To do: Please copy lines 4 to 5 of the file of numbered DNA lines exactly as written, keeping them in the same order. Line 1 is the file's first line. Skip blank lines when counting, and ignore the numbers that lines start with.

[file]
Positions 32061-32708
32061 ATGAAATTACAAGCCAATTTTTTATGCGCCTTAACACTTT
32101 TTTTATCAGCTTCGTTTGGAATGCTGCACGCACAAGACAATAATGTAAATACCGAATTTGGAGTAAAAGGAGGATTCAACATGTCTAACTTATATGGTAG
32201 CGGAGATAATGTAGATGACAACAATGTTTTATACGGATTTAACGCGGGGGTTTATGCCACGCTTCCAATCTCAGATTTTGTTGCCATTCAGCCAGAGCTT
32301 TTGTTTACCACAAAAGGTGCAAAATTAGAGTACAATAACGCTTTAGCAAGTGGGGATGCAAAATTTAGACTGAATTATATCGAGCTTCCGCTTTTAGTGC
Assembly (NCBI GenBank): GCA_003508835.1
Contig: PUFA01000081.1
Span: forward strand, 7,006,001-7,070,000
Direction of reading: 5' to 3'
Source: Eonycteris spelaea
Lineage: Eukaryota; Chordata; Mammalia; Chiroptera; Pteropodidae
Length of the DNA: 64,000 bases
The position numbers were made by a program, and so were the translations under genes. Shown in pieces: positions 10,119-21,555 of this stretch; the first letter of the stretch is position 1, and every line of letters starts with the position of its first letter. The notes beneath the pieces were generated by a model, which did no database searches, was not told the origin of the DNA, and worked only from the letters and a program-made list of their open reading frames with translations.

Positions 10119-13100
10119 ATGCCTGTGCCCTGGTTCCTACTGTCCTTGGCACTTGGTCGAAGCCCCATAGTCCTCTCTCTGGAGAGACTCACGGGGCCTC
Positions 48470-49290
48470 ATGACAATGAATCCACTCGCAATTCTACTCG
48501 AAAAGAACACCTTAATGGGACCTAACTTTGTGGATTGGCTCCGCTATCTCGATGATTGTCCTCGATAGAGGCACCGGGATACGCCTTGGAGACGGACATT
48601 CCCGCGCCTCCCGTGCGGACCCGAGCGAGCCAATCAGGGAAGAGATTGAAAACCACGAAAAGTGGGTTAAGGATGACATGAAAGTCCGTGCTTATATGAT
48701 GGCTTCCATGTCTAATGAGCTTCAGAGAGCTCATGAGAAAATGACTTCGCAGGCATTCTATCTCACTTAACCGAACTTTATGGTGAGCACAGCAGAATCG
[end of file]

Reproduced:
32201 CGGAGATAATGTAGATGACAACAATGTTTTATACGGATTTAACGCGGGGGTTTATGCCACGCTTCCAATCTCAGATTTTGTTGCCATTCAGCCAGAGCTT
32301 TTGTTTACCACAAAAGGTGCAAAATTAGAGTACAATAACGCTTTAGCAAGTGGGGATGCAAAATTTAGACTGAATTATATCGAGCTTCCGCTTTTAGTGC